Dick Price: With jails straining to absorb thousands of prison inmates, jailhouse guard-on-inmate beatings grabbing headlines, and public concern rising about possible spikes in crime rates, public safety issues have Angelenos of all stripes scrambling for answers.
Diane Lefer: In South LA, the pressures of gentrification and loss of income now have two and three families sharing apartments that would be a tight squeeze for one. Even so-called “affordable housing,” is beyond the reach of most when you consider that Los Angeles considers a living wage to be $12/hour.
Diane Lefer: As our Probation Department moves in the direction of reform, the good news is that the department recognizes the need for reentry services for kids coming out of the system–often traumatized, unable to read and write, set free on the mean streets in an abysmal job market while carrying the stigma of lockup.
Anthony Asadullah Samad: Guess who discovered Who’s Who In Black Los Angeles after two years? Before you ask, I really wanted to feature a Los Angeles Times editor in Who’s Who in Black Los Angeles. Really. The problem is, there is not a single African American among those who make coverage decisions for the paper. In hindsight, it probably was a mistake not to include the one black man on the paper’s full-time Metro reporting staff. That brother deserves a special award for what I imagine he goes through everyday. Well, maybe next year.
Diane Lefer: Problems in the department–the largest probation department in the world–are well known. Probation, with its $700-million budget, is monitored by the Department of Justice and sued by the ACLU. Young people are incarcerated for offenses no more serious than truancy and curfew violations. Probation officers known for physically abusing youth in their care remain on the job…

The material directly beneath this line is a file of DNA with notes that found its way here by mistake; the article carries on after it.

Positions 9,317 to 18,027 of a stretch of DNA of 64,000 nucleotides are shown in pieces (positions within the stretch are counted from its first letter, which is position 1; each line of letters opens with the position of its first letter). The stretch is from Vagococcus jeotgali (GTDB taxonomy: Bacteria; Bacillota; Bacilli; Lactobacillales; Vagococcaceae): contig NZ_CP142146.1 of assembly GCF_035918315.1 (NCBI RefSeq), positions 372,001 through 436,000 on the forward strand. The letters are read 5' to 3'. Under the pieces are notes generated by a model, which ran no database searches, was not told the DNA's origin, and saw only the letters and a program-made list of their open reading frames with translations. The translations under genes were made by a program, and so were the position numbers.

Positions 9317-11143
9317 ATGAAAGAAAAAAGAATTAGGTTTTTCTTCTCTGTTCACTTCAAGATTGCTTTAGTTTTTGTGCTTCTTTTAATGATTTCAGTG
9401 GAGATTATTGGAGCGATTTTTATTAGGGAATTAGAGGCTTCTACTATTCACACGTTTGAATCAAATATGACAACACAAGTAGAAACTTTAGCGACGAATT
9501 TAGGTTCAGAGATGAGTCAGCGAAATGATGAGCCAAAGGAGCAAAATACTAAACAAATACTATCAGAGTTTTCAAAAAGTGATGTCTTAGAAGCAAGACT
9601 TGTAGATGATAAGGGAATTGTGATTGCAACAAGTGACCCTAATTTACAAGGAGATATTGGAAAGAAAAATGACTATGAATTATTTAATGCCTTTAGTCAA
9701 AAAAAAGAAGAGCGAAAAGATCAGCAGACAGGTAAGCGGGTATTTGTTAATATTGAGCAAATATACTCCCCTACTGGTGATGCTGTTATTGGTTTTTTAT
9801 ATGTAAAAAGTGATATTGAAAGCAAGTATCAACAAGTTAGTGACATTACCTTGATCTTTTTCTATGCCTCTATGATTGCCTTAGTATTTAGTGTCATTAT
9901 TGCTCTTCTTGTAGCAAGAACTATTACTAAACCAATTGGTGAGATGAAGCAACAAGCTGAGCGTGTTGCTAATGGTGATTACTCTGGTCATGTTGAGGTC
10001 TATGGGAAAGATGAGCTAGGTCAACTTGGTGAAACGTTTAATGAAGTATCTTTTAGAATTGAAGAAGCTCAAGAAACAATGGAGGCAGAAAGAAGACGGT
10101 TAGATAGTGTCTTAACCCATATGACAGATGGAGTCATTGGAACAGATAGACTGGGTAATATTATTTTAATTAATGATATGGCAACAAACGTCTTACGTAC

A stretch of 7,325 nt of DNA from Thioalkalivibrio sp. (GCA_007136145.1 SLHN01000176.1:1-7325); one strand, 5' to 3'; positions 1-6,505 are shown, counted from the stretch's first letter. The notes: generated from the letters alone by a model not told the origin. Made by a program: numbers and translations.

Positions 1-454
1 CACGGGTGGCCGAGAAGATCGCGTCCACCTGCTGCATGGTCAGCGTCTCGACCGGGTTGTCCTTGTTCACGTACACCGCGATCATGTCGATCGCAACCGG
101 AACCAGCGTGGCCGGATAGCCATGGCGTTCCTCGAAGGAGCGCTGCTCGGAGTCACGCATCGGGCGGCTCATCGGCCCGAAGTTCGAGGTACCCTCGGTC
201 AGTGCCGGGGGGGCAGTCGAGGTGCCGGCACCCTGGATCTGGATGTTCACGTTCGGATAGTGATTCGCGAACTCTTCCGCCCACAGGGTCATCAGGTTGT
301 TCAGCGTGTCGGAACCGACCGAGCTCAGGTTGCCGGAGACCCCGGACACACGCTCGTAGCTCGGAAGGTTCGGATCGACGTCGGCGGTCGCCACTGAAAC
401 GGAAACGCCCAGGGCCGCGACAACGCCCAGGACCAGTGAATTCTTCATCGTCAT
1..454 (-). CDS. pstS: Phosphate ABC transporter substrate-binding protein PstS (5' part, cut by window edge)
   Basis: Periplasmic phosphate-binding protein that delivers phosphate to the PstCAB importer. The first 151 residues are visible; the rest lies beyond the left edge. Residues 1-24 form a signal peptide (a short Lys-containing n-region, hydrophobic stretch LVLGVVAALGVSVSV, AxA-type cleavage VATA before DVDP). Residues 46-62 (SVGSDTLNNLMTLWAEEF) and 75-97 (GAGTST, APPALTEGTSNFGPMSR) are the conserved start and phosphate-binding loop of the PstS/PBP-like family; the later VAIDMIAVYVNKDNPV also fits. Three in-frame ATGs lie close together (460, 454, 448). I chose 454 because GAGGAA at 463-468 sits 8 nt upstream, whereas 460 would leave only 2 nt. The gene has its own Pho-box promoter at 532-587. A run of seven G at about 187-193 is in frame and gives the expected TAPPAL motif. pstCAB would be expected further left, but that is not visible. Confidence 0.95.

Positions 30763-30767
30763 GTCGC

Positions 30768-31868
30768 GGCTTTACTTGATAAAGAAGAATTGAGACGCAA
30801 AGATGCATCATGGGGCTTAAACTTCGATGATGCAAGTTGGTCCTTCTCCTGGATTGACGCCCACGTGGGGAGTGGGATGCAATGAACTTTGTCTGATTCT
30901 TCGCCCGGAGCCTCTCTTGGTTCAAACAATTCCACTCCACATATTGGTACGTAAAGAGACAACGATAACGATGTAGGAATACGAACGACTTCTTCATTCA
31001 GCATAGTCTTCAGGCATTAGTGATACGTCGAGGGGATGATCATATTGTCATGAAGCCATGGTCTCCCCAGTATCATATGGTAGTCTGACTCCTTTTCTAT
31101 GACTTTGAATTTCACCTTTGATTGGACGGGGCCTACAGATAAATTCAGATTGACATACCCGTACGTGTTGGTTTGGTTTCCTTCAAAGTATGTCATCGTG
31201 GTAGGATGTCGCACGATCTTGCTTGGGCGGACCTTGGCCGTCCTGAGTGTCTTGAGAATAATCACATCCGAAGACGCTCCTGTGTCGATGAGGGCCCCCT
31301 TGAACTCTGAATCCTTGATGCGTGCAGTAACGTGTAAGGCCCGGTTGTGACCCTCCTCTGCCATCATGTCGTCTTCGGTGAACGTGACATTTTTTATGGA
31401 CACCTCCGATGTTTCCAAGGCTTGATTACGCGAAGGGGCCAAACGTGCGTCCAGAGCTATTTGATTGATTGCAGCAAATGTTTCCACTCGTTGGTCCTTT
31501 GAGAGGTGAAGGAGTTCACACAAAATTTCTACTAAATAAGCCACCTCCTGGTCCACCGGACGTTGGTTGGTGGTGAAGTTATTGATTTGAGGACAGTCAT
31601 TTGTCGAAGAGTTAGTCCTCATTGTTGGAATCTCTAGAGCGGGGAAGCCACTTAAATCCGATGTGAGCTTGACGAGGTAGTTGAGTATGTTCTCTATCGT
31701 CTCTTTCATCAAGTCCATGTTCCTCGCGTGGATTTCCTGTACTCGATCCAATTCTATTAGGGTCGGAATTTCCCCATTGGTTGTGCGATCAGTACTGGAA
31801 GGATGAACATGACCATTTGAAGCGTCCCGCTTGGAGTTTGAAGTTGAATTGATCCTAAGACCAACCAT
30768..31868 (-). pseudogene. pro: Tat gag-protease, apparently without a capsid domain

by Senator Mark Ridley-Thomas – In just few a days, California and the entire nation will participate in an extraordinary election. This election will be historic not simply because it marks the first time a major party candidate is a person of color or that the Republican vice presidential nominee is female, but also because [...]
Most of the country was captivated on Tuesday night, June 3, by the apparent nomination for the first time of someone other than a European-American man as a major party presidential candidate. Here in Los Angeles, however, we had a very consequential and quite captivating election of our own taking place on the very same [...]
“There is no place like home. There is no place like home. There is no place like home.” – Dorothy from the “Wizard of Oz” This week, for the first time in 15 years, I called a new place “home.” For the 17 years I’ve been writing my national weekly commentary; being based in Los [...]
For the first time in 16 years (and only the second time in 40 years), the Los Angeles County Board of Supervisors Seat in the Second District has a vacancy. The L.A. County Board of Supervisors is one of the three most powerful seats in America, serving as both executive and legislative with no “check [...]